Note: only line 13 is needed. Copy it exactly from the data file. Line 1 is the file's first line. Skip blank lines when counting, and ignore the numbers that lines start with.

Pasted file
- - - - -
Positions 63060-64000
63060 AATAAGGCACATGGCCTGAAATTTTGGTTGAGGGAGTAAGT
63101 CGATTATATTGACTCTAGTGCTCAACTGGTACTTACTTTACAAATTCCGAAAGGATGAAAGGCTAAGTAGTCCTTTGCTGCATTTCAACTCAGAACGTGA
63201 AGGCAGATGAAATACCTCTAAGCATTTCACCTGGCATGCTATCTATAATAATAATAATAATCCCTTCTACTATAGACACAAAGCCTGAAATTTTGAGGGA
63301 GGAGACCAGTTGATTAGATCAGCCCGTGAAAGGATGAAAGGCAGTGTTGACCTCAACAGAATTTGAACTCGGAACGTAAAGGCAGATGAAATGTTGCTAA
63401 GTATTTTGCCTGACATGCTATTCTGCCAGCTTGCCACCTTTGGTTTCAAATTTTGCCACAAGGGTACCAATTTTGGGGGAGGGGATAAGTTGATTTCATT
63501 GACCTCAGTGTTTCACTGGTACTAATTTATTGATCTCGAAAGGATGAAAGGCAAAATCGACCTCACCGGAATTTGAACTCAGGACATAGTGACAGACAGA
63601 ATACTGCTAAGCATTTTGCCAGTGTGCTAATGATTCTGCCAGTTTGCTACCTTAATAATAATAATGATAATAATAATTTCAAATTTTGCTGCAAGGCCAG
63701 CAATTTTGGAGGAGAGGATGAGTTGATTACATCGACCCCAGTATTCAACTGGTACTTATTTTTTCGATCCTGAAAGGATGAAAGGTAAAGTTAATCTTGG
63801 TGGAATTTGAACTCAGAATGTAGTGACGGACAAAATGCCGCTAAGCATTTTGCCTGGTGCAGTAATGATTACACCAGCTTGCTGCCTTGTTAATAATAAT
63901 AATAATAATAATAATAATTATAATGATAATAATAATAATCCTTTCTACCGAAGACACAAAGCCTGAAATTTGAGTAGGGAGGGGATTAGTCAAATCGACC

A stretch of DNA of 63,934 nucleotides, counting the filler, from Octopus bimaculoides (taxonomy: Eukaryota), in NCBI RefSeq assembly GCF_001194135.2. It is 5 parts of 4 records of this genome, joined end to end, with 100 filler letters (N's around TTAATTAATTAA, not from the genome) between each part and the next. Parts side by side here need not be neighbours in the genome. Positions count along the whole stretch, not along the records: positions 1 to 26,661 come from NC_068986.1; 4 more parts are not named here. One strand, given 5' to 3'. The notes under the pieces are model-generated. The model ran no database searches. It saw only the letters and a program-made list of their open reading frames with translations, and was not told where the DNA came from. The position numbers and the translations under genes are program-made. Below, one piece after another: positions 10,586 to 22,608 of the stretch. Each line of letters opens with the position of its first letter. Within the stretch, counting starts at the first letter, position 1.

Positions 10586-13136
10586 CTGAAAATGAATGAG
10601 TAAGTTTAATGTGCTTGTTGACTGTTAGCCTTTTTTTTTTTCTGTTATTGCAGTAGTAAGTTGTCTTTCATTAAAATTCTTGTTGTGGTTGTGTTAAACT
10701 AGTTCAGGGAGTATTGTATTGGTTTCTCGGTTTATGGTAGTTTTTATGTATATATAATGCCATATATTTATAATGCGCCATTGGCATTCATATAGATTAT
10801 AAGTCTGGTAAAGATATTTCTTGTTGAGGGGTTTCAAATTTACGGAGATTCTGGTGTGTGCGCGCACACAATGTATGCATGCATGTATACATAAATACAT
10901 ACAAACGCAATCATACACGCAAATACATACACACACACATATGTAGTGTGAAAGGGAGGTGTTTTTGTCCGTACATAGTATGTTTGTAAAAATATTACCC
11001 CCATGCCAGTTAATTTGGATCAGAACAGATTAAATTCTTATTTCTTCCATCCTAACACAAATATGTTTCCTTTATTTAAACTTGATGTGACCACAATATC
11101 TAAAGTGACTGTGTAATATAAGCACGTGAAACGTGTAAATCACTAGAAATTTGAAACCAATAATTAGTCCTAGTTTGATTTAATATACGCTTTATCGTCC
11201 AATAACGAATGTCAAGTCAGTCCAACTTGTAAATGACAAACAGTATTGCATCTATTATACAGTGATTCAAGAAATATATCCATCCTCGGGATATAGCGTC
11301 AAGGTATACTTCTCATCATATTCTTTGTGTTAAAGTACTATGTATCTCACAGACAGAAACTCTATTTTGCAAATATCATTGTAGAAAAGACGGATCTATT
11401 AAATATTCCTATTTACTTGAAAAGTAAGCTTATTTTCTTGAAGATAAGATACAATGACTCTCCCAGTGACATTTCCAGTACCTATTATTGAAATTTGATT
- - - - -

Positions 10586-13136